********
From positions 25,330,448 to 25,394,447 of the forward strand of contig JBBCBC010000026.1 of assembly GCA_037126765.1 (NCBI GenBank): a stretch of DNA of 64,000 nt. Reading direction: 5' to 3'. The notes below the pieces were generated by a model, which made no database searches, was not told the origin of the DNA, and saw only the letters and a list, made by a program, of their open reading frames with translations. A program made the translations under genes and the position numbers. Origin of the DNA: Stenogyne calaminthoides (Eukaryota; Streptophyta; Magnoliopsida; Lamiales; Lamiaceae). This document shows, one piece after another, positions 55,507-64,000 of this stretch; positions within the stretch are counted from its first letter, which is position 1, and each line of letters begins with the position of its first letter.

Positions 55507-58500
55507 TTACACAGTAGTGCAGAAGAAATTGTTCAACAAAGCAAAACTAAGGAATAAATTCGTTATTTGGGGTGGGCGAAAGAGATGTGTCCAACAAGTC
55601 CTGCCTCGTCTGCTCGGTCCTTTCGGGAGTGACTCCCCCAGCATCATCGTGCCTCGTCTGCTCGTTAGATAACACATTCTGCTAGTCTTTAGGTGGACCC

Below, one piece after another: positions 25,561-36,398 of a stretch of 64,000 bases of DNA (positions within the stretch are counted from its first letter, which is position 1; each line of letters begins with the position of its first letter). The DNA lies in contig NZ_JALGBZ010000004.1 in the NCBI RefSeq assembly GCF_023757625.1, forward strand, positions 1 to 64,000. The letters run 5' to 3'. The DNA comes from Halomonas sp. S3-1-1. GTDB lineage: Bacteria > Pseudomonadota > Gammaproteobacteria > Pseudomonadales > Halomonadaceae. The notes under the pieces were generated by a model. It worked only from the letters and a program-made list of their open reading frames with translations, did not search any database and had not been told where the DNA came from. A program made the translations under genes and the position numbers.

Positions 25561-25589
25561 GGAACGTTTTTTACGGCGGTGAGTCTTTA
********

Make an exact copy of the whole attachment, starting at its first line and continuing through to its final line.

From positions 25,330,448 to 25,394,447 of the forward strand of contig JBBCBC010000026.1 of assembly GCA_037126765.1 (NCBI GenBank): a stretch of DNA of 64,000 nt. Reading direction: 5' to 3'. The notes below the pieces were generated by a model, which made no database searches, was not told the origin of the DNA, and saw only the letters and a list, made by a program, of their open reading frames with translations. A program made the translations under genes and the position numbers. Origin of the DNA: Stenogyne calaminthoides (Eukaryota; Streptophyta; Magnoliopsida; Lamiales; Lamiaceae). This document shows, one piece after another, positions 55,507-64,000 of this stretch; positions within the stretch are counted from its first letter, which is position 1, and each line of letters begins with the position of its first letter.

Positions 55507-58500
55507 TTACACAGTAGTGCAGAAGAAATTGTTCAACAAAGCAAAACTAAGGAATAAATTCGTTATTTGGGGTGGGCGAAAGAGATGTGTCCAACAAGTC
55601 CTGCCTCGTCTGCTCGGTCCTTTCGGGAGTGACTCCCCCAGCATCATCGTGCCTCGTCTGCTCGTTAGATAACACATTCTGCTAGTCTTTAGGTGGACCC

Below, one piece after another: positions 25,561-36,398 of a stretch of 64,000 bases of DNA (positions within the stretch are counted from its first letter, which is position 1; each line of letters begins with the position of its first letter). The DNA lies in contig NZ_JALGBZ010000004.1 in the NCBI RefSeq assembly GCF_023757625.1, forward strand, positions 1 to 64,000. The letters run 5' to 3'. The DNA comes from Halomonas sp. S3-1-1. GTDB lineage: Bacteria > Pseudomonadota > Gammaproteobacteria > Pseudomonadales > Halomonadaceae. The notes under the pieces were generated by a model. It worked only from the letters and a program-made list of their open reading frames with translations, did not search any database and had not been told where the DNA came from. A program made the translations under genes and the position numbers.

Positions 25561-25589
25561 GGAACGTTTTTTACGGCGGTGAGTCTTTA